As restrictions are lifted, and IU returns to “normal,” it can go full-force after the kids it wants, with a foundation already in place.

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Scouting the scouted

By   |   Saturday, Jul. 12, 2008 - 12:31 PM   |   14 comments

In a lot of ways, in ways that have been discussed repeatedly over the years, AAU basketball is deplorable. It values the individual over the team, the coaching can be suspect and it encourages bad (i.e. lack of fundamentals) basketball.

But it’s also a tremendous place to figure out who exactly is being recruited, and to what degree. Even though coaches can’t talk to players, they make their intentions well-noticed, by finding a prominent place to watch the kid’s game.

So, while at the Kentucky Hoopfest in Louisville earlier this week, I jotted down some notes on the future recruits that IU assistant Tim Buckley was watching.


Stephan Van Treese (PF, Indiana Elite One): Few players in this class have been as scrutinized as much as Van Treese. Tom Crean and UCLA coach Ben Howland both watched him a week ago in Cincinnati, and sent assistants to scout Indiana Elite One’s games in Louisville.

He moves extremely well for a big man (6-foot-8, 220 pounds). At his best, he’s a bit of a finesse player, reacting off a guard’s movements and getting himself open. He let the game come to him in Louisville, and had a nice day (10 points, six rebounds, two steals off entry passes). It was a much different performance from Cincinnati, where he turned the ball over and shot poorly. The overriding thinking on Van Treese is that if he’s coached well, he can become a complete player at some point during his college career. He has not been offered by Indiana, as the new coaching staff decided to take some time to evaluate him.


Marquis Teague (PG, Spiece Indy Heat): Every coach in the building was watching as Teague played against a pretty good opponent on Thursday. What they saw was a quick guard who can shoot and drive the lane, and was a decent passer for his age. There’s a playground aspect to his game — he said he likes to try to shake an opponent up. Maybe that fits in with Crean’s wide-open style of play, but it would certainly be a departure from the kind of player IU has typically brought in.

Teauge said afterwards that IU is on his list, with Cincinnati, Ohio State, Purdue and Wake Forest. The Demon Deacons stand out, because of geographical proximity, but his brother, Jeff, plays there. Jeff will have left the school by the time Marquis (pronounced Marcus) would be coming. Teague said he will take his time during this process, and not commit early.

Ryan Taylor (SF, Indy Fastbreak): It was difficult to get a read on Franklin. For one thing, he barely played because of foul trouble. When he did, the guard-driven pace of the game put the big man’s skills on the back burner. At 6-foot-6 and growing, Franklin should eventually become a very good power forward. He has obvious athleticism, and a nose for the ball. Franklin plays high school ball for Lawrence North, and said IU coaches have expressed an interest in him. Florida, Purdue, Ohio State and Cincinnati are also in the mix.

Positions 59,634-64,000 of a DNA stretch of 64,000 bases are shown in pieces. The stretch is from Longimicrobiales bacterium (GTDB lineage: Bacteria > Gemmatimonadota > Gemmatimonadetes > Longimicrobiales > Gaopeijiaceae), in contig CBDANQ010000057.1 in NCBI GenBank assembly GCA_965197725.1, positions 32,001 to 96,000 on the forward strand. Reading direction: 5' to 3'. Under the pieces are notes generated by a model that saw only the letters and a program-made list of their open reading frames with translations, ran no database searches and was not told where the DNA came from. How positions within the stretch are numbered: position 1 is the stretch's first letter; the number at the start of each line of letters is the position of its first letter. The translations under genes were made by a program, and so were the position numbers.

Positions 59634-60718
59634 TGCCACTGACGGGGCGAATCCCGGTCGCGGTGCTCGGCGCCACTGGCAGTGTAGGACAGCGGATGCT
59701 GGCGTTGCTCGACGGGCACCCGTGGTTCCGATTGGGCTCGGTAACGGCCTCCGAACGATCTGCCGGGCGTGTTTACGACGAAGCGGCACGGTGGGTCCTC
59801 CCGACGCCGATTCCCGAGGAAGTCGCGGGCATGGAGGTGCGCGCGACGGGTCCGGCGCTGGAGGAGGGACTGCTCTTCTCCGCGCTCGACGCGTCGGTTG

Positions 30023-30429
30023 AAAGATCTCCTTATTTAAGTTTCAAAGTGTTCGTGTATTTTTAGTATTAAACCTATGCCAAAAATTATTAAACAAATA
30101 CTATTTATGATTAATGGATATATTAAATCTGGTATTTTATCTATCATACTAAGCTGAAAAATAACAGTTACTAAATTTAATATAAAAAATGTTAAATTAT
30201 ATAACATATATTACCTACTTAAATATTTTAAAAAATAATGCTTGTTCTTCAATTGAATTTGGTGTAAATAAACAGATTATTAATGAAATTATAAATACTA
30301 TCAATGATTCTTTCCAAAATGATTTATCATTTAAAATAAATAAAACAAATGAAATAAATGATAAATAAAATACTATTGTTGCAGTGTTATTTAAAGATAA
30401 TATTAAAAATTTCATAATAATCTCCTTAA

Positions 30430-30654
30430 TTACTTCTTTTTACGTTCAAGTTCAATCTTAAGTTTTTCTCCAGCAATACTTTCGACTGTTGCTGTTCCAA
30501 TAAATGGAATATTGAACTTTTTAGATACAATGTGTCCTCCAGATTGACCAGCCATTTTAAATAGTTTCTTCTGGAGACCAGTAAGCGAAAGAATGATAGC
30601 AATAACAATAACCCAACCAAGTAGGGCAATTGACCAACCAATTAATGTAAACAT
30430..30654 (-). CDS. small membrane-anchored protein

Spencer Turner (G, Indiana Elite One): A few minutes into Indiana Elite One’s first game Thursday, a parent started screaming that Turner’s defender needed to get out on him. Problem was, Turner just kept on stepping further away from the 3-point line. He made five 3-pointers in that game, scoring 21 overall. IU is tops on his list right now, with UNC, Purdue and Duke following. The South product is a tremendous shooter, and he is making strides with his defense.

Marshall Plumlee (C, Indiana Elite One): The youngest Plumlee brother, Marshall is a true low-post player and is already 6-foot-8. He’s also 175 pounds, so he needs (and will) fill out. For his size, he is quick and capable of keeping up with smaller opponents. It’d be interesting to see him in a game where he is the focus of the offense. He had to settle here for loose balls and rebounds. I didn’t get a chance to speak with him, but his recruitment is considered open.

Cody Zeller (F, Indiana Elite One): Like Plumlee, Zeller is the youngest of a group of basketball-playing brothers. He’s more of a power forward, and has some real skill. Like Tyler, he’s more of a finesse player than a bruiser. His recruitment is still very early, as he said he is collecting and filling out questionnaires from different schools. IU is among them.

Game of the day at Kentucky Hoopfest

By   |   Thursday, Jul. 10, 2008 - 5:08 PM   |   21 comments

Right now, Marquis Teague is playing for Spiece Indy Heat on the main floor at Hoops (an obviously too fancy for its own good basketball complex in the middle of a corporate park in the the middle of Louisville).

Who’s Teague, you ask? Well, he’s the first guy that Tom Crean saw fit to look at during his limited recruiting days this month. And he’s a sophomore. And exceptional.